15. ^ a b Punchay, Kittiyut; with four others (2020). "Traditional knowledge of wild food plants of Thai Karen and Lawa (Thailand)". Genet Resour Crop Evol. 67 (5): 1277–1299. doi:10.1007/s10722-020-00910-x. S2CID 211479636. Retrieved 28 February 2021.
  16. ^ a b Pauline Dy Phon (2000). Plants Utilised In Cambodia/Plantes utilisees au Cambodge. Phnom Penh: Imprimerie Olympic. p. 406.
  17. ^ a b Sitthithaworn, Worapan; Weerasathien, Lalita; Onsawang, Chamaiporn (2019). "The Use of Medicinal Plants for Gynecologic Ailments by Thai Traditional Folk Healers in Nakhonnayok Province" (PDF). Thai Pharmaceutical and Health Science Journal. 14 (3): 111–121. Retrieved 28 February 2021.
  18. ^ "Acacia concinna – Shikakai". Retrieved 8 September 2018.
  19. ^ "Shikakai for Hair: 16 Benefits and 11 Ways to Use it". 2017-04-29. Retrieved 8 September 2018.
  20. ^ "Forestry :: Nursery Technologies". Retrieved 8 September 2018.
  21. ^ Yadu (31 August 2019). "မှေးမှိန်လာနေတဲ့ တရော်ကင်ပွန်းသုံးစွဲခြင်း အလေ့အထ". The Myanmar Times (in Burmese). Archived from the original on 20 February 2021. Retrieved 2 August 2022.
  22. ^ "Soap Nut (ကင်ပွန်းသီး)". Hello Sayarwon (in Burmese). 25 September 2017. Archived from the original on 24 January 2021. Retrieved 2 August 2022.
  23. ^ "နှစ်ဆန်းတစ်ရက်နေ့". Eleven Media Group (in Burmese). 17 April 2019. Archived from the original on 8 August 2022. Retrieved 2 August 2022.
  24. ^ "မြန်မာရိုးရာ အတာနှစ်ကူး ခေါင်းဆေးမင်္ဂလာ". DVB (in Burmese). 14 April 2021. Archived from the original on 8 August 2022. Retrieved 2 August 2022.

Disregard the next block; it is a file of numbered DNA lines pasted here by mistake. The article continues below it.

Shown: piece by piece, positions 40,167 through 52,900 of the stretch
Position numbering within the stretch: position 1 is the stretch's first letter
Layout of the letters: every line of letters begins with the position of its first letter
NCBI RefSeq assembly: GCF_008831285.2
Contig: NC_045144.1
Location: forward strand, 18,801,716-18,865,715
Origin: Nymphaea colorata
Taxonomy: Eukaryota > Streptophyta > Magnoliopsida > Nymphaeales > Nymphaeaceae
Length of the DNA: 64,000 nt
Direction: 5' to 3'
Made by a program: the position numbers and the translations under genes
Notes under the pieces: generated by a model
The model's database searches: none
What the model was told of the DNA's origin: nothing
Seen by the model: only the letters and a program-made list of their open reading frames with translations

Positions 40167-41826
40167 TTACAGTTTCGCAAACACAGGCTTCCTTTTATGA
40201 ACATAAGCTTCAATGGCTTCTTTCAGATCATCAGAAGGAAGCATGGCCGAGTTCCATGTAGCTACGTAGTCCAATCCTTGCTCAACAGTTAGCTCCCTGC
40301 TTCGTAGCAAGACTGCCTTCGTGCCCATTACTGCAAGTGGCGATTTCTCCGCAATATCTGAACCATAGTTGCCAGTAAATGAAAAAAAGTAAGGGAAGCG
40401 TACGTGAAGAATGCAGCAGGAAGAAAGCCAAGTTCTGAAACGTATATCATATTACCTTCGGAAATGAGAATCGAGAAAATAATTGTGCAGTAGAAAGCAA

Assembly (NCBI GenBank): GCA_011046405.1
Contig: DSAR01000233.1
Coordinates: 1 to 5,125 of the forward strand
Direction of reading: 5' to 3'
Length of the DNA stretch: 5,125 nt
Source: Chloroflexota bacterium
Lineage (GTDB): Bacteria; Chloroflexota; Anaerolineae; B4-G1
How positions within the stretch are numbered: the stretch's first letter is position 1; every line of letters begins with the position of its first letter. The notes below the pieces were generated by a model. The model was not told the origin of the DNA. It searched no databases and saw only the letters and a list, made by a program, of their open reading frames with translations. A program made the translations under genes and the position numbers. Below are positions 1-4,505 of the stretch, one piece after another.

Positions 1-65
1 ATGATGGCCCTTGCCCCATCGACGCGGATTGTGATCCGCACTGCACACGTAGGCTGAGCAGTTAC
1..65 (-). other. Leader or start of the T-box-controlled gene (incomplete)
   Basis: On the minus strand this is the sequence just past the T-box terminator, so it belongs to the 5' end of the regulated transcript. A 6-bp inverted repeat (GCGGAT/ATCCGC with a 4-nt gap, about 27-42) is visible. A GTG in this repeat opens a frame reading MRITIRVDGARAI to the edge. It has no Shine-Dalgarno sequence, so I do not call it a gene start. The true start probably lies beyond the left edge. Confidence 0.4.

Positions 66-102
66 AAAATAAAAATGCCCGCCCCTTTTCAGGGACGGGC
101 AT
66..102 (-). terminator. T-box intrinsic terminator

25. ^ "Myanmar Shampoo". 13 November 2018. Archived from the original on 17 August 2022. Retrieved 2 August 2022.
  26. ^ "Yan Win (Taung Da Gar) – Myanmar Shampoo". THIT HTOO LWIN (Daily News) (in Burmese). 16 April 2011. Archived from the original on 8 September 2019. Retrieved 2 August 2022.
  27. ^ Tewari, Devesh; Mocan, Andrei; Parvanov, Emil D.; Sah, Archana N.; Nabavi, Seyed M.; Huminiecki, Lukasz; Ma, Zheng Feei; Lee, Yeong Yeh; Horbańczuk, Jarosław O.; Atanasov, Atanas G. (2017). "Ethnopharmacological Approaches for Therapy of Jaundice: Part I". Frontiers in Pharmacology. 8: 518. doi:10.3389/fphar.2017.00518. PMC 5559545. PMID 28860989.
  28. ^ Caporale, Filippo; Mateo-Martín, Jimena; Usman, Muhammad Faizan; Smith-Hall, Carsten (2020). "Plant-Based Sustainable Development—The Expansion and Anatomy of the Medicinal Plant Secondary Processing Sector in Nepal". Sustainability. 12 (14): 5575. doi:10.3390/su12145575.
  29. ^ "Final Report of the Safety Assessment of Acacia Catechu Gum, Acacia Concinna Fruit Extract, Acacia Dealbata Leaf Extract, Acacia Dealbata Leaf Wax, Acacia Decurrens Extract, Acacia Farnesiana Extract, Acacia Farnesiana Flower Wax, Acacia Farnesiana Gum, Acacia Senegal Extract, Acacia Senegal Gum, and Acacia Senegal Gum Extract1". International Journal of Toxicology. 24 (3_suppl): 75–118. 2005. doi:10.1080/10915810500257170. PMID 16422266.
  30. ^ "Senegalia rugata (Lam.) Britton & Rose, N. Amer. Fl. 23(2): 120 (1928)". International Plant Name Index (IPNI). The Royal Botanic Gardens, Kew. Retrieved 27 February 2021.

External links edit

  Media related to Acacia concinna at Wikimedia Commons